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Image of the Month—Quiz Case FREE

Evan M. Renz, MD; Geoffrey Ling, MD, PhD; Kevin J. Mork, MD; James M. Ecklund, MD
[+] Author Affiliations

Author Affiliations: US Army Institute of Surgical Research, Fort Sam Houston, Texas (Dr Renz); Departments of Surgery (Drs Renz and Ecklund) and Neurology (Dr Ling), Uniformed Services University of the Health Sciences, Bethesda, Maryland; Altru Health System, Fargo, North Dakota (Dr Mork); and Inova Fairfax Hospital, Falls Church, and Department of Neurosurgery, Virginia Commonwealth University, Richmond (Dr Ecklund).


Arch Surg. 2012;147(4):391-392. doi:10.1001/archsurg.2011.872a.
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A 41-year-old man visited the emergency department because of acute onset of a headache as he was walking home after a local soccer match. The patient reported hearing what sounded like gunfire in the distance, but nothing to suggest danger to him or anyone else in the vicinity. While walking, he felt something hit the top of his head. Reaching up, he felt a small solid object barely protruding from his scalp for which he now sought medical care. He denied any change in consciousness, change in vision, nausea, weakness, or any other symptoms; he denied the use of any medications or alcohol. Physical examination revealed a healthy-appearing man in no acute distress with normal vital signs and no neurological deficit. Examination of his scalp near the area of reported pain revealed a small, circular, metallic object beneath his hair, flush with his scalp and surrounded by traces of dried blood (Figure 1).

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Graphic Jump Location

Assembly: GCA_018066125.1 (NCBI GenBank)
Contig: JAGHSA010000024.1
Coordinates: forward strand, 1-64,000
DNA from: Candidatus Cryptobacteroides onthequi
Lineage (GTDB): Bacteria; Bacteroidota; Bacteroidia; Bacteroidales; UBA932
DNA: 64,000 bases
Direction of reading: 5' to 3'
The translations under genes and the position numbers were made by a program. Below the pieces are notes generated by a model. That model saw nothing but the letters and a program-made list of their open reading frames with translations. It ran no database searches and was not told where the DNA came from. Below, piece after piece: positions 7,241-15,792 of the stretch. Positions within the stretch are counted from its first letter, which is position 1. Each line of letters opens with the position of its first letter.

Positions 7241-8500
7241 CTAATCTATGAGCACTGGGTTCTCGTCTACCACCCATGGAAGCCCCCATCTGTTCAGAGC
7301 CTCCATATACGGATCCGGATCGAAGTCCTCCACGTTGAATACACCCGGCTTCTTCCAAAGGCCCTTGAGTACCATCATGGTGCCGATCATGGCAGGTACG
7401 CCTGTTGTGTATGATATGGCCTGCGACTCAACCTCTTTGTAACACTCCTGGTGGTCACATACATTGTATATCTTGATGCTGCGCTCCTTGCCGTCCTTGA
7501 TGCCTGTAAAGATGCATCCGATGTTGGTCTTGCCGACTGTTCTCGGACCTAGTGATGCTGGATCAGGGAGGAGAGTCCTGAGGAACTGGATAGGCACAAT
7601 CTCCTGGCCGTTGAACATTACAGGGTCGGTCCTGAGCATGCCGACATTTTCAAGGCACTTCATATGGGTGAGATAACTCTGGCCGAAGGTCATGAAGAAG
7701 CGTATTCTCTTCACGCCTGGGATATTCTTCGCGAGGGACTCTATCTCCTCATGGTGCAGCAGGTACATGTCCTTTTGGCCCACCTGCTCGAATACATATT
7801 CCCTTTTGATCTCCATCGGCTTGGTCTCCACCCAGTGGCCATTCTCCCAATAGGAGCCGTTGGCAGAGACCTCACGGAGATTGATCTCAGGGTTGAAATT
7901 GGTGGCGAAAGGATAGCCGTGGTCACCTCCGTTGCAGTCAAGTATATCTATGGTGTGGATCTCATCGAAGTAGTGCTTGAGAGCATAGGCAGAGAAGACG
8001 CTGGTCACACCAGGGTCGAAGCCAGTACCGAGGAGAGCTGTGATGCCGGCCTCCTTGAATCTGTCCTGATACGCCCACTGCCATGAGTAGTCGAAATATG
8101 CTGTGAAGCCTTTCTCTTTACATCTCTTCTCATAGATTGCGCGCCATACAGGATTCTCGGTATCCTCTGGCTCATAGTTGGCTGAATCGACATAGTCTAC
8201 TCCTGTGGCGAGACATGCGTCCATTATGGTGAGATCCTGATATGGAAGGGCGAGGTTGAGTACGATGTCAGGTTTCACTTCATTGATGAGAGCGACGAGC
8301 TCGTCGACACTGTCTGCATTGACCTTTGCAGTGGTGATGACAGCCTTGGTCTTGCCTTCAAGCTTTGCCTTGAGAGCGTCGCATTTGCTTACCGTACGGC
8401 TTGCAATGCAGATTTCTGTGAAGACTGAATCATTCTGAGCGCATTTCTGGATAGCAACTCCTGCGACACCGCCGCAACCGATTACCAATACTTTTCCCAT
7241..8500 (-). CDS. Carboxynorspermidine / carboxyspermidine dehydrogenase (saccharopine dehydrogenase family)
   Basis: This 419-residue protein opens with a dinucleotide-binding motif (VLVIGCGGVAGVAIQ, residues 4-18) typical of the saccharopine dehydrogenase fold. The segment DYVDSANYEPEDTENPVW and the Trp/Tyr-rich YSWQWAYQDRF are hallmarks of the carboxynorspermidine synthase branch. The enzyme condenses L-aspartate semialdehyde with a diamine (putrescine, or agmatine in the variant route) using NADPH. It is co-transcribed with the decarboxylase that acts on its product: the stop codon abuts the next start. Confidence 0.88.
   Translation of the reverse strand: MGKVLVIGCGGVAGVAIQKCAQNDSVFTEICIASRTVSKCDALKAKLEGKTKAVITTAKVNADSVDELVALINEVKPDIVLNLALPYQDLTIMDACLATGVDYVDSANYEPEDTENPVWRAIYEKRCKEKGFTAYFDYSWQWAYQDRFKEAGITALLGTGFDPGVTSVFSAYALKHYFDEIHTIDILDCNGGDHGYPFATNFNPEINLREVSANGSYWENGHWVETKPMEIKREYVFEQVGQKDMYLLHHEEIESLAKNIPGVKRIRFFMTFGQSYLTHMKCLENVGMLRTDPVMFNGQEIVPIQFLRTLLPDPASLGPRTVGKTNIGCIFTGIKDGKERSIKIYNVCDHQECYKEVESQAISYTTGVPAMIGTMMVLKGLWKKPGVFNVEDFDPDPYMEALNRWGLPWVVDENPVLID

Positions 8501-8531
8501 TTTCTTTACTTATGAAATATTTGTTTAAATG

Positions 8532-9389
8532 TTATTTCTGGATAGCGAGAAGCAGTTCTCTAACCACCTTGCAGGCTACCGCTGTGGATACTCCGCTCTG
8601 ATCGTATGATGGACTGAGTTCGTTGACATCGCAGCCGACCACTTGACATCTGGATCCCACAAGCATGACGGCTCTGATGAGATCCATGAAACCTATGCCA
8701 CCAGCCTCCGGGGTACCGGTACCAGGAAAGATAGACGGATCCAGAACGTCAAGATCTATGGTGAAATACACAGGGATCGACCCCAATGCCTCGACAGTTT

Figure 1. Foreign body imbedded in the scalp.


A.  Clean the wound with chlorhexidine gluconate and remove the foreign body under local anesthetic in the emergency department

B.  Administer hypertonic saline to minimize the possible effects of intracerebral edema

C.  Send serum for coagulation studies and obtain computed tomographic imaging of the brain

D.  Without delaying for computed tomography, move the patient to the operating room for emergent removal of the foreign body


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Graphic Jump Location

Figure 1. Foreign body imbedded in the scalp.




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The American Medical Association is accredited by the Accreditation Council for Continuing Medical Education to provide continuing medical education for physicians. The AMA designates this journal-based CME activity for a maximum of 1 AMA PRA Category 1 CreditTM per course. Physicians should claim only the credit commensurate with the extent of their participation in the activity. Physicians who complete the CME course and score at least 80% correct on the quiz are eligible for AMA PRA Category 1 CreditTM.
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